"What you have in some other countries, depending on how their legal systems work, are all kinds of arrangements that make it harder for companies to do the things that the local population doesn't want, as it is in the United States," Richard D. Wolff, professor emeritus of economics at the University of Massachusetts Amherst, told Salon. "The law tilts here in such a way that it isn't illegal for companies to do all kinds of things which, in many European countries — which is what I know best — the companies cannot do, either because they would confront a legal challenge through the courts and all of that, or they would confront a political challenge from the local authorities, or they would confront a labor union and political party mobilizations."
He turned to France as one example, explaining that if companies tried to do in France what Lyft and Uber did in California today, "if the trade union at the Socialist Party and the Communist Party were upset about all of this, they would combine to put effective pressure, either on local politicians which include members on their own parties or get their own people out in the street or do both and basically make it impossible for the action to go through." In other words, a combination of legal action and labor strikes can successfully subvert a capital strike.
In the United States, by contrast, companies mainly have to worry about the bad optics of doing something that hurts their employees — and they are already prepared for that.
"Companies in this part of the world like Uber and Lyft don't have to worry about most of that," Wolff explained. "They have to worry about the public relations struggle and they have enough money, usually, to make that so complicated or diffused that you don't get the kind of mobilization, which is difficult here anyway. And the labor unions don't have a tradition here."
Wolff pointed to Germany as another example of a country where corporations are held more accountable.
"In Germany, for example, there are laws on the books stating that a company that proposes to close a business, to shutter it and say move it to China or whatever the hell else they might want to do, they would have to go through steps in order to do that," Wolff told Salon. He contrasted that with the United States, where it is often "perfectly legal" to fire or lay someone off on the same day that the employer tells them. "You can't do that in a number of European countries," he added. "You must give notice. The notice has to be X months before you have to formally notify the local political authorities, and they in turn have all kinds of powers to delay your move, to require compensation."
Yet, as Wolff and other economists have noted, similar progressive reforms are often watered down in the United States. Indeed, there is a long history of capital strikes managing to curb or even entirely thwart progressive policy changes. For instance, while President Barack Obama was able to implement some moderate progressive reforms during his administration, scholars Kevin A. Young of the University of Massachusetts Amherst, Tarun Banerjee of the University of Pittsburgh and Michael Schwartz of Stony Brook University argued in 2018 that Obama was limited by the threat of capital strikes.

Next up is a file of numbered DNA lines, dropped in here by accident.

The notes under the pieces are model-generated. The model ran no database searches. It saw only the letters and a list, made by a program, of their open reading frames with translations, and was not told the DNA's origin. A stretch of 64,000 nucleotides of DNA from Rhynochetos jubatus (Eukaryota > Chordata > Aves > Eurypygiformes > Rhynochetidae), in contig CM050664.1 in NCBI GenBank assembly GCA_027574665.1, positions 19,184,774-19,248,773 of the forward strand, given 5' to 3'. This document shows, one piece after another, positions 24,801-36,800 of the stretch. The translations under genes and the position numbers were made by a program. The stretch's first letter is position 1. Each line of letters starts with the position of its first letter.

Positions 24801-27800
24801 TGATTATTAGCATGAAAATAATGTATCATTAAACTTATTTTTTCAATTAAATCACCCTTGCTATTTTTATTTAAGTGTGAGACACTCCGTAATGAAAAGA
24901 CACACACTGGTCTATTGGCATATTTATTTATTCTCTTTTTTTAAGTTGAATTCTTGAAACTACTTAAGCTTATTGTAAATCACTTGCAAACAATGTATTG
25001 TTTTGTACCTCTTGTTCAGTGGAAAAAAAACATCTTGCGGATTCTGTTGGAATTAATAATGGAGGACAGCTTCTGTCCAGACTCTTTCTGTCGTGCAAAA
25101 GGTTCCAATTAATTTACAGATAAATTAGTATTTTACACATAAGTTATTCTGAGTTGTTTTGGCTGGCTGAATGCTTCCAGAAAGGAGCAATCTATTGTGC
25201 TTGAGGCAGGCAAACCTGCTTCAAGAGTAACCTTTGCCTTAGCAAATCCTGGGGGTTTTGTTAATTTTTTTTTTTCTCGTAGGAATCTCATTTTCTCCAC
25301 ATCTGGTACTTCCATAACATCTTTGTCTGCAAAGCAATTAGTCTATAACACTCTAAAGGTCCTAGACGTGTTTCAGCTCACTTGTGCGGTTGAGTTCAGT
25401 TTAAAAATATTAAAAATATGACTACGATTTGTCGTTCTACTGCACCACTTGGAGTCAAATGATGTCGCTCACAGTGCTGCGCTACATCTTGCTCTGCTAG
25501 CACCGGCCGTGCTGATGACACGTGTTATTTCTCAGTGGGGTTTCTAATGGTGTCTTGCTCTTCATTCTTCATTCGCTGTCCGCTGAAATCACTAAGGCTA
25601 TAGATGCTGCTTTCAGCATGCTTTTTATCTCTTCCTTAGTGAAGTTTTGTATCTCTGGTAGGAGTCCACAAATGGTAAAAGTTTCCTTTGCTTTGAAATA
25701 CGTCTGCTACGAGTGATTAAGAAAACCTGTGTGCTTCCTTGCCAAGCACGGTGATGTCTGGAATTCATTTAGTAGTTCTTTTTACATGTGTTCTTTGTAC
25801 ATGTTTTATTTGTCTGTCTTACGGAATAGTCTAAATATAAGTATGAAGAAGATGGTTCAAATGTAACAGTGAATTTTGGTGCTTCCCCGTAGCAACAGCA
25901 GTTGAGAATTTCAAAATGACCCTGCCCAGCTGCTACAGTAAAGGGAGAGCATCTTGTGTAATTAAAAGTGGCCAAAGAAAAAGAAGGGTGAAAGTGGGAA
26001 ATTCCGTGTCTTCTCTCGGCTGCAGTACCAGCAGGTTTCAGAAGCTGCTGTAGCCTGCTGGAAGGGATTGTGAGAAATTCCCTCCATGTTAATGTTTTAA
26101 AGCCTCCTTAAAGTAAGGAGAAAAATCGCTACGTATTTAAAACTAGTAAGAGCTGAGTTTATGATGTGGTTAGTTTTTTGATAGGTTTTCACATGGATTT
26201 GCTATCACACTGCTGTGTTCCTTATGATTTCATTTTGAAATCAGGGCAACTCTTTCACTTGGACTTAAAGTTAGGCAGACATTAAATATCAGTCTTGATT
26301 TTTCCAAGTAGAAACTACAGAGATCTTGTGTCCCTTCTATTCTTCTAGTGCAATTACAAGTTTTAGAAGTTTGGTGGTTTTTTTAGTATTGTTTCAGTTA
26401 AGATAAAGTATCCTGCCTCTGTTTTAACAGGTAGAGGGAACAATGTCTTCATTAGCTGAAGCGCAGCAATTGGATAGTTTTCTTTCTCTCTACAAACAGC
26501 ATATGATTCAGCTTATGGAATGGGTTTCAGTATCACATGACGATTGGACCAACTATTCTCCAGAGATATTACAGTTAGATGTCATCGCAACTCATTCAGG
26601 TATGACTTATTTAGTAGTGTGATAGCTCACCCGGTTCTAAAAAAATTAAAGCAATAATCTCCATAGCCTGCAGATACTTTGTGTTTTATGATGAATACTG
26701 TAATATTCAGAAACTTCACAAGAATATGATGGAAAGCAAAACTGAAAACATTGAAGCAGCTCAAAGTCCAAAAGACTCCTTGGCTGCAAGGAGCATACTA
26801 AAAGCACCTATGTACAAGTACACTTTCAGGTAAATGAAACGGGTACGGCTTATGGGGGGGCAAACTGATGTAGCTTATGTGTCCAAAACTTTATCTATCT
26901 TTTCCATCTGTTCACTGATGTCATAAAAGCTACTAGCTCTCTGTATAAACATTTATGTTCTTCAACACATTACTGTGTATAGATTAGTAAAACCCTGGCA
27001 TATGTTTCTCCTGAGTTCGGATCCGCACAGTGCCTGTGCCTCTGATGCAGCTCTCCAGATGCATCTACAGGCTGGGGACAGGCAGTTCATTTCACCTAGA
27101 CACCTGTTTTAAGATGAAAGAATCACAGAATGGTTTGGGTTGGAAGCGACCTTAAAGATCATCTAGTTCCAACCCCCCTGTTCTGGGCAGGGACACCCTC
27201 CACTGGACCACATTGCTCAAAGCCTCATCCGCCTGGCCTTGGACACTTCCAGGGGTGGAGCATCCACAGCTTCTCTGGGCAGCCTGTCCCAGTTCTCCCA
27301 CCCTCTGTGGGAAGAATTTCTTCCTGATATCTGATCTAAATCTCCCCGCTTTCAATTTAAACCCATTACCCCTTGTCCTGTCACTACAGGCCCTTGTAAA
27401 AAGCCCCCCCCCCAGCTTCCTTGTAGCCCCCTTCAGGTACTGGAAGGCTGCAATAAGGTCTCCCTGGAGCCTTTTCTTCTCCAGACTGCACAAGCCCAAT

"After the 2008 crisis [the economic crash], business deployed capital strikes and strike threats in conjunction with more familiar tools of influence, most notably campaign contributions, which helped ensure the appointment of pro-business personnel and guaranteed lobbyists' access to policymakers," they write. The financial industry could threaten to move its investments, effectively limiting reforms, they say. "Banks' responses to financial reform efforts highlight the mutually reinforcing nature of those strategies. Wall Street's ongoing disinvestment from the economy, coupled with the presence of bank-friendly personnel in government, increased the state's responsiveness to Wall Street demands."
As those authors explain, various large corporations threatened disinvestment if the Obama administration passed reforms that were too rigorous for their liking. Even after the administration signed off on rescue loans that pulled Wall Street firms that had caused the recession to the brink, "corporate executives continued and even intensified their disinvestment. The leverage spontaneously created by the market driven disinvestment had become a self-consciously applied strategy to pressure government policy in a range of realms — a capital strike."
They added that this makes it possible for corporate leaders to influence policies ranging from financial regulation to health care.
"Politicians often treat business warnings of reduced confidence as proof of pending disinvestment, using the warnings to justify preemptive action in favor of business. This calculus helps business negotiate for government policy in exchange for the promise of altered capital flows in the future," the authors explained.
Salon reached out to Lyft and Uber for comment on this story. Lyft referred Salon to a copy of their court filing, which explained why they claim they could not comply with the injunction on Thursday night and had to suspend operations. Uber has not responded as of this writing.